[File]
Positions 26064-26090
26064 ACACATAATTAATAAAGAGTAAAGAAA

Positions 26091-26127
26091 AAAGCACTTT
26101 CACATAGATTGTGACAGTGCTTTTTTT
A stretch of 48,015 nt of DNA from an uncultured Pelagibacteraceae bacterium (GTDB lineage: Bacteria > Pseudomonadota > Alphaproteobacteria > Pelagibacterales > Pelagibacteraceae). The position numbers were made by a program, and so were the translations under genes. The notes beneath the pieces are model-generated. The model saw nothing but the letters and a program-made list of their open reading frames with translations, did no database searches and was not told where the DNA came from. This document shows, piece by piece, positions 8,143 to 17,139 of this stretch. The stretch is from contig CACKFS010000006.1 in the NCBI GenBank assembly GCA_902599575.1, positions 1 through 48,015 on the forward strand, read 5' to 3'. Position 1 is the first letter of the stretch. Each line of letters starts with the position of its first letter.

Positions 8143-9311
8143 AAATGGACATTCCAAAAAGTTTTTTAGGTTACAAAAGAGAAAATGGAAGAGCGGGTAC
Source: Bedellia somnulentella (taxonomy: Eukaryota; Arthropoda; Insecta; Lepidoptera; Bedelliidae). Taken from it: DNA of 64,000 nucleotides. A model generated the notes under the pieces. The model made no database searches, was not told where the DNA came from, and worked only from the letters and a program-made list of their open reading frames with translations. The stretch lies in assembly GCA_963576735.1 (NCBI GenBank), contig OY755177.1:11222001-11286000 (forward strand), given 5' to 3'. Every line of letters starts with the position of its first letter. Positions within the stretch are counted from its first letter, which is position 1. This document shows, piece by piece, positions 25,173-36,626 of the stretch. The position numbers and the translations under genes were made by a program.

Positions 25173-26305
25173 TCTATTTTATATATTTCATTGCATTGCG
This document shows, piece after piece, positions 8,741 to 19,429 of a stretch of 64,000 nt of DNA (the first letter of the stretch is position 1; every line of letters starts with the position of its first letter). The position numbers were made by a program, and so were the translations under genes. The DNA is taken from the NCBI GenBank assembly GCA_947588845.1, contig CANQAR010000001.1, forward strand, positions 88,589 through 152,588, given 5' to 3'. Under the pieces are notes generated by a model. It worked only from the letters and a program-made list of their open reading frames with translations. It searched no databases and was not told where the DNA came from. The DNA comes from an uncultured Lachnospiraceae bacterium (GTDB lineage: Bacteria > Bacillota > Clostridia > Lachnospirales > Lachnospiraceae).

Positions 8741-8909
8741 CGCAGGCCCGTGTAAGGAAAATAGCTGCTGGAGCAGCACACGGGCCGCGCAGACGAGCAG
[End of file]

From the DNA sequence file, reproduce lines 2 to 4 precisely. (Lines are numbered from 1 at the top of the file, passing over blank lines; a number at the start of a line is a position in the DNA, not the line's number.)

26064 ACACATAATTAATAAAGAGTAAAGAAA

Positions 26091-26127
26091 AAAGCACTTT